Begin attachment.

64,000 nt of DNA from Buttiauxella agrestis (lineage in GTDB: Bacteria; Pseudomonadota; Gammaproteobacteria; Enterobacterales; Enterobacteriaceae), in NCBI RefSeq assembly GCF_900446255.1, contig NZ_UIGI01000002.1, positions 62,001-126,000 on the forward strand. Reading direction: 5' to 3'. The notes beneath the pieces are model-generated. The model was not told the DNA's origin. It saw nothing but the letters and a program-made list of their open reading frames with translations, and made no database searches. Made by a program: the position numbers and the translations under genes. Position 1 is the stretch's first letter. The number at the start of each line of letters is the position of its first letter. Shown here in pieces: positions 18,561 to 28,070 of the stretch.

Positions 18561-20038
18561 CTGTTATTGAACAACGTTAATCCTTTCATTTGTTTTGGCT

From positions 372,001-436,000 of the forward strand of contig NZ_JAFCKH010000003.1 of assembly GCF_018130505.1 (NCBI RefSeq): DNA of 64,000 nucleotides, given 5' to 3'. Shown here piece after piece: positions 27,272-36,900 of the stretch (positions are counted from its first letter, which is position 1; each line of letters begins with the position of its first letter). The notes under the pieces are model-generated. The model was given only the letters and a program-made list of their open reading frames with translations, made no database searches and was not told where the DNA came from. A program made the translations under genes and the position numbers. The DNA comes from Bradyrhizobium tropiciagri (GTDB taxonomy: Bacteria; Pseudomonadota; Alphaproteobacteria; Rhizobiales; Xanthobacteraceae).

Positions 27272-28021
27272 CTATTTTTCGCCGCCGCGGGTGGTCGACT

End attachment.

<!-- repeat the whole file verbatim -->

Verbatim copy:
64,000 nt of DNA from Buttiauxella agrestis (lineage in GTDB: Bacteria; Pseudomonadota; Gammaproteobacteria; Enterobacterales; Enterobacteriaceae), in NCBI RefSeq assembly GCF_900446255.1, contig NZ_UIGI01000002.1, positions 62,001-126,000 on the forward strand. Reading direction: 5' to 3'. The notes beneath the pieces are model-generated. The model was not told the DNA's origin. It saw nothing but the letters and a program-made list of their open reading frames with translations, and made no database searches. Made by a program: the position numbers and the translations under genes. Position 1 is the stretch's first letter. The number at the start of each line of letters is the position of its first letter. Shown here in pieces: positions 18,561 to 28,070 of the stretch.

Positions 18561-20038
18561 CTGTTATTGAACAACGTTAATCCTTTCATTTGTTTTGGCT

From positions 372,001-436,000 of the forward strand of contig NZ_JAFCKH010000003.1 of assembly GCF_018130505.1 (NCBI RefSeq): DNA of 64,000 nucleotides, given 5' to 3'. Shown here piece after piece: positions 27,272-36,900 of the stretch (positions are counted from its first letter, which is position 1; each line of letters begins with the position of its first letter). The notes under the pieces are model-generated. The model was given only the letters and a program-made list of their open reading frames with translations, made no database searches and was not told where the DNA came from. A program made the translations under genes and the position numbers. The DNA comes from Bradyrhizobium tropiciagri (GTDB taxonomy: Bacteria; Pseudomonadota; Alphaproteobacteria; Rhizobiales; Xanthobacteraceae).

Positions 27272-28021
27272 CTATTTTTCGCCGCCGCGGGTGGTCGACT